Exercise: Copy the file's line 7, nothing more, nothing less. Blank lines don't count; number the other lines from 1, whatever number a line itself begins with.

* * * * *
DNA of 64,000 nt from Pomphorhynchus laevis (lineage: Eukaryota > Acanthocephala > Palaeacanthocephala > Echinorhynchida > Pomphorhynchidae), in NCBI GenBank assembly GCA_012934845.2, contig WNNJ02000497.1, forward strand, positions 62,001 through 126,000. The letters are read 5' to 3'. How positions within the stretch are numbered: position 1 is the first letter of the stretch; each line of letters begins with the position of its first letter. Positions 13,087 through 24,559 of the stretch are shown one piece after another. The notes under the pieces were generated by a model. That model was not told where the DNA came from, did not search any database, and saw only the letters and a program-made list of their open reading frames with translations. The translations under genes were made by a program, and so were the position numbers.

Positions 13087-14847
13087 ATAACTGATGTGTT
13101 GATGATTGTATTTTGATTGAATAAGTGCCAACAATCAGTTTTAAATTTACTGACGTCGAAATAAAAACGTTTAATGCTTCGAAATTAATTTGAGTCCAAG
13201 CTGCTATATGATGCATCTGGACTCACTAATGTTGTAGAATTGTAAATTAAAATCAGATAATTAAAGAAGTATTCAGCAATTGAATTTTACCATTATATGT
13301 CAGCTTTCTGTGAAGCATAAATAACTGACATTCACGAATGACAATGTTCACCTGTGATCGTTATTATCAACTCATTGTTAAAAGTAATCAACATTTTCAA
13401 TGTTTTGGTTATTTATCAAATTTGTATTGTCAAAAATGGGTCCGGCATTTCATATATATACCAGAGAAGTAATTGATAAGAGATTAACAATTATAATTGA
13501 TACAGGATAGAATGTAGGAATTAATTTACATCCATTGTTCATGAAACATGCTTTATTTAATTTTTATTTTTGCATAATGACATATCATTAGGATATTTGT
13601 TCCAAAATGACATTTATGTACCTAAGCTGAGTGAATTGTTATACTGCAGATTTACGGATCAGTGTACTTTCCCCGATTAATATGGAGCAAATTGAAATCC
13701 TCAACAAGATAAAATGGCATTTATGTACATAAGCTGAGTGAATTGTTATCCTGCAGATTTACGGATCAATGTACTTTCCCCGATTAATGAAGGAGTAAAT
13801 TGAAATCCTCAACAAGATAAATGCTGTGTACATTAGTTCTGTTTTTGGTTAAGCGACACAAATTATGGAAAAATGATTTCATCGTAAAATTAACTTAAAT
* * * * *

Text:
13401 TGTTTTGGTTATTTATCAAATTTGTATTGTCAAAAATGGGTCCGGCATTTCATATATATACCAGAGAAGTAATTGATAAGAGATTAACAATTATAATTGA